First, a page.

Ebony grew up on the farm lands of South Carolina where she played in the creek with her brother catching frogs and dragonflies. Those moments led to her wanting to be a marine biologist. Committed to the dream as a middle schooler, she kept that in the front of her mind. Not until college was she presented opportunities to engage in the career. However, she was eager all the same. Majoring in Environmental Studies in college, she took an unique route. Instead of focusing on the academic path into marine biology, she focused on experiences based in marine science. Ebony acquired her Advanced Open Water Certification, worked in environmental education and wildlife rehabilitation in the southern most parts of Florida, was a guide in a marine science summer camp, and continued to take opportunities based around water. In 2019, she joined EarthCorps, an environmental restoration non-profit based in Seattle. She got to learn restoration practices for many habitats including salmon habitat. While at EarthCorps, she realized she wanted to carve a path for more BIPOC to have a reciprocal relationship with water. Ebony is passionate about facilitating joyous moments in nature for all, working with youth, and creating opportunities. In particular, you’ll find Ebony talking about scuba diving or sup touring! Let her know if you need a water adventure buddy!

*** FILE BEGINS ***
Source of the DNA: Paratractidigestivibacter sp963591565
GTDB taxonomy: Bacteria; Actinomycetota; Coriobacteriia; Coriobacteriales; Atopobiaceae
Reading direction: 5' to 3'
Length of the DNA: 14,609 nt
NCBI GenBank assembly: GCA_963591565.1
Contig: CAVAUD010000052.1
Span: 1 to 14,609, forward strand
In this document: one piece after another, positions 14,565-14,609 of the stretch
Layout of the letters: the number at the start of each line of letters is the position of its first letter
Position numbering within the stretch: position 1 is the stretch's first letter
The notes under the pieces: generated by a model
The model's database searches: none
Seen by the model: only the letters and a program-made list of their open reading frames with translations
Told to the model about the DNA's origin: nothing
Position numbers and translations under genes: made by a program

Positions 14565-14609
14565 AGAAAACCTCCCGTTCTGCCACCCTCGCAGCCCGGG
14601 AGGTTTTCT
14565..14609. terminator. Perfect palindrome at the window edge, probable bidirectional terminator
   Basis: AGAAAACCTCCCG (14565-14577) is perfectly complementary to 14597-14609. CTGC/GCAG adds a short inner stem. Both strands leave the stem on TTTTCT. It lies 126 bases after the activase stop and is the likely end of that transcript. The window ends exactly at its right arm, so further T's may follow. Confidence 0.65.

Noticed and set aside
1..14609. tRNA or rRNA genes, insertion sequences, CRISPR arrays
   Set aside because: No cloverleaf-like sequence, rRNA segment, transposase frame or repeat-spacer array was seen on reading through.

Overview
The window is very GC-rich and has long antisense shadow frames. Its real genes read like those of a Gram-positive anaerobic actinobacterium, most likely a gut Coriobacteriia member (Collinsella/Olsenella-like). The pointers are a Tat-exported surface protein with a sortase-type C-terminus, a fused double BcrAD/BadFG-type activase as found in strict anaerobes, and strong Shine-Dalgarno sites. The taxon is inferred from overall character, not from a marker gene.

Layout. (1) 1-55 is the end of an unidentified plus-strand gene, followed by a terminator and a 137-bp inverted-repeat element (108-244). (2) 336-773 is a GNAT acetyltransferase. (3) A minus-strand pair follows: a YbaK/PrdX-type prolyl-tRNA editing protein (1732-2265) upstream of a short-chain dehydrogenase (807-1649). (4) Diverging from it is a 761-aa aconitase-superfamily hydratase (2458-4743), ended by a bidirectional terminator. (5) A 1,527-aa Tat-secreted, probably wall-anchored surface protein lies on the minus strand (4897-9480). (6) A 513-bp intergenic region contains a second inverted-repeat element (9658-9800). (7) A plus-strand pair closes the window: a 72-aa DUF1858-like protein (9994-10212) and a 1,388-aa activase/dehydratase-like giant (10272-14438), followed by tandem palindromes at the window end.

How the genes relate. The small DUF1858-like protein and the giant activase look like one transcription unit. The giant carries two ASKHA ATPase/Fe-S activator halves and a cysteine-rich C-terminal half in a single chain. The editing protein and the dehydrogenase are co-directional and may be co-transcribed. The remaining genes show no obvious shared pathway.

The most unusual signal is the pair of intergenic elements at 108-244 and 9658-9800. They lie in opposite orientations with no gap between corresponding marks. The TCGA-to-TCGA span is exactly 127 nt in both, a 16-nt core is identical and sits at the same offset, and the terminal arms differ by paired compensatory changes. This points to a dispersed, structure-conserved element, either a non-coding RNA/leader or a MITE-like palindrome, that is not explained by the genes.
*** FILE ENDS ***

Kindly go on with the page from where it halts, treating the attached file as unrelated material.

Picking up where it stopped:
Savannah Smith

Director of Youth Engagement, Sea Potential

Savannah is someone who sees the world through intersectionality and often finds herself evoking catharsis through a variety of creative activities and vulnerable conversations. She finds excitement and expansion in trying new things and is passionate about fostering curiosity, illuminating opportunity, and engaging the heart. Savannah’s day job is working as the Co-Founder and Director of Youth Engagement at Sea Potential. Healing centered work is at the forefront of Savannah’s mind and she aims to highlight BIPOC perspectives and cultural resilience as she navigates life.

Jourdan Imani Keith


Seattle Civic Poet 2019 -2022, featured on NPR and Forbes magazine, 2022 US Water Alliance Outstanding Artist and recognized as a Black Arts Living Legacy Jourdan Imani Keith is the founder of Urban Wilderness Project and the Women and Whales First: Poetry in a Climate of Change campaign.

Jae Eun Kim

Artist and Writer

Jae Eun Kim (they/them), is a mixed Korean printmaker and writer who explores themes of futurism, diaspora, connection and mysticism through various mediums. They communicate these themes through speculative fiction, poetry, performance, visual and fiber arts.

Rasheena Fountain


Rasheena Fountain is a published writer from the west side of Chicago and PhD student in English at the University of Washington, with a focus on Black environmental memory. She has an MFA in Creative Writing from the University of Washington and MAEd in Urban Environmental Education from Antioch University Seattle in partnership with IslandWood. Her work has been published in the Black Embodiments Studio journal, Jelly Bucket, swamp pink, You Are Here: The Journal of Creative Geography, the Natural Resources Defense Council blog, and more. Fountain received a 2021 Honorable Mention from the Trillium Arts “Miss Sarah” Fellowship for Black Women Writers and was a Finalist for the Solstice Magazine 2022 Stephen Dunn Poetry Prize for her poem “Not an ‘other’ Climate Poem”. Fountain’s forthcoming book Starfish Blues: A Memoir will be published with Chin Music Press in Spring 2024.

Sierra Parsons

Community Organizer, Seattle Black Spatial Histories Institute